It’s time to stop pretending like everything is perfect when nothing ever is. I’m not writing this column this semester only because I’m bursting with school pride. I’m writing this because I’m scared.
I’m scared the memories I form will be unfulfilling yet impossible to forget. Those are the worst kind. They stand in contrast to the ones you built up in your head while lying awake late at night, or standing under a hot shower, or whenever you’re in a place where the world can’t enter your mind. You close your eyes and fill them with visions of yourself that you want to be real, and if you do that long enough, you start to believe you’re writing the story of your own life.
In short, I fear this senior year will turn out like the last.
Four and a half years ago, I was staring into the dawn of my first senior year, then at Ashland High School in Ashland, Ohio. I was a writer then, but I wish I had written about emotional, personal things like this. Maybe it would have been easier to hold onto hope when things began to fall apart.
That was supposed to be the best year of my life. I was going to finally become the football player I wanted to be. I was going to earn my way in the University of North Carolina. I was going to have all of these friends, and together, we’d rule the school. The Friday nights spent under the lights, the dances that just wouldn’t end — they were going to weave this scrapbook we’d never have to forget.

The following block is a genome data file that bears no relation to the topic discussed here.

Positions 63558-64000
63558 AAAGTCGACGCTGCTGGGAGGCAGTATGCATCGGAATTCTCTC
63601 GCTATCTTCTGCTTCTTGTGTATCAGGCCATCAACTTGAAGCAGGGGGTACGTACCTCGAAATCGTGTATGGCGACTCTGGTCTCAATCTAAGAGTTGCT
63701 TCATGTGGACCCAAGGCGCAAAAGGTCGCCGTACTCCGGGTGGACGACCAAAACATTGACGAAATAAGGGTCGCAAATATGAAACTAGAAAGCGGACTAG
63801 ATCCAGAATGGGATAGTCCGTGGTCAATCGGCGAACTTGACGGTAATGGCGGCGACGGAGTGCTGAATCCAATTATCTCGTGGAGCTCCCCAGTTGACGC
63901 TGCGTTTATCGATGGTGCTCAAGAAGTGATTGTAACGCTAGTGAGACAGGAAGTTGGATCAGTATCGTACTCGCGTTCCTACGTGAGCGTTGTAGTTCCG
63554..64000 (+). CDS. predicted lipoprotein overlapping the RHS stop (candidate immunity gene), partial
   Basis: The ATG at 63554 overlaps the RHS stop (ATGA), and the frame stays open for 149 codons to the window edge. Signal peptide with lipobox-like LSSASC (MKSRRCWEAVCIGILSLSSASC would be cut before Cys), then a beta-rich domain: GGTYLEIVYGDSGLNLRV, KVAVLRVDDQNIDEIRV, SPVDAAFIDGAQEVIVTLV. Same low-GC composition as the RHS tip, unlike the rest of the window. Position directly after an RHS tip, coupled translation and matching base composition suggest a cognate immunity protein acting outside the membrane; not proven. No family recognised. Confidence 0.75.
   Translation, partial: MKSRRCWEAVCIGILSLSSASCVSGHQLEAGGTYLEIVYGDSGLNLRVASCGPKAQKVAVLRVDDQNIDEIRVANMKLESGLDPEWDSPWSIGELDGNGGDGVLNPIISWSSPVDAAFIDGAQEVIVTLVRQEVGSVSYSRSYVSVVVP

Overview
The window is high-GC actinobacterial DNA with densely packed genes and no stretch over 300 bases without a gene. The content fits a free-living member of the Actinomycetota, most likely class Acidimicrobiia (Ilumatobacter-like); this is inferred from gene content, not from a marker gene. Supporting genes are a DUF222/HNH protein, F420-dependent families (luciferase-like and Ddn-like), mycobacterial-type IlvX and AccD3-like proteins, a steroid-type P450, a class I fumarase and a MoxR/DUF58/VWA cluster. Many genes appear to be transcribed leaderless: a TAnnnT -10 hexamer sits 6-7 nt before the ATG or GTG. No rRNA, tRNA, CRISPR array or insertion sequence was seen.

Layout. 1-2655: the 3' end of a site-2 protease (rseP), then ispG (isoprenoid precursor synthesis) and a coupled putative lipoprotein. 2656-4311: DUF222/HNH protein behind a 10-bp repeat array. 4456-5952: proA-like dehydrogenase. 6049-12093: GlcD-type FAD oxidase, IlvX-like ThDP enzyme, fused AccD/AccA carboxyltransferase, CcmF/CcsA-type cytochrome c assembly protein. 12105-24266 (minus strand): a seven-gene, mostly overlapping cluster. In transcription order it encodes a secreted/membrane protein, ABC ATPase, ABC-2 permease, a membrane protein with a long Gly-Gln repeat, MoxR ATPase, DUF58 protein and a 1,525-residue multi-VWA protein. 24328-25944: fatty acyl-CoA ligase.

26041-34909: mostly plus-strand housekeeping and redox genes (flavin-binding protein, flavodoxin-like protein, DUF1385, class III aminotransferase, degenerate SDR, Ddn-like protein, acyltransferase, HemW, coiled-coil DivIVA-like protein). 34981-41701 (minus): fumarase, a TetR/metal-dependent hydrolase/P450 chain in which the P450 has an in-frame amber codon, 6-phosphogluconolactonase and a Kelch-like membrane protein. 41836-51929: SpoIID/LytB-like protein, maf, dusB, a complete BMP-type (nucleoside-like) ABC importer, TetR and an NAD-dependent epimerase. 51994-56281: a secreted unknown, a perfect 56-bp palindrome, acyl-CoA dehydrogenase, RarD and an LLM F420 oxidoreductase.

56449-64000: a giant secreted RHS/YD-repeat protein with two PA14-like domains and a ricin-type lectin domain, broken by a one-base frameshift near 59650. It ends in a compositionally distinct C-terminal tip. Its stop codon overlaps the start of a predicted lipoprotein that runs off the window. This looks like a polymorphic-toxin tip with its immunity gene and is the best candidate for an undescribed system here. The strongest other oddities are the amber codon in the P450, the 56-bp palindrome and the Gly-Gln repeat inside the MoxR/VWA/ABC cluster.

Instead, it was the worst year of my life. I sat out football season because the game wasn’t worth the concussions it kept giving me. I got rejected from North Carolina on the final day of announcements. I became a machine in the way I churned out newspaper and school work. I made myself mostly unavailable on the weekends as a result, and when I was free, nobody ever asked me to do anything.
I lost 20 pounds that year. I lost almost every friend I had. I was the worst person I’ve ever met, and I was the only person who had to be around him all the time.
It’s in the cinematic nature of society to build senior year up to be this grand finale before the curtains draw to a close. We’ve lived 18 years of our lives in this daily school grind with the same people in the same town. This is the last year. One life is ending and we want to write the script.
My senior year was everything wrong with high school bundled into a colossal mess: desperation for acceptance, desire for material accolades and destiny for verification from those who are watching. I thought accomplishing things would scratch all off the list, but satisfaction isn’t the son of showmanship. It comes from showing yourself you’re who you want to be.
I wish I had written about this then. I wish I had written about the emotions I wanted to receive rather than the materialistic verifications. Maybe then I could have simply lived and been happy. Maybe then I wouldn’t be writing to you now.
But my last senior year taught me something about finales: the best ones take place at the beginning, but the people and places have become something new.
So here I am, writing to you now, trying to get all this down while I still can. There are 65 days separating me from knowing how it will finish.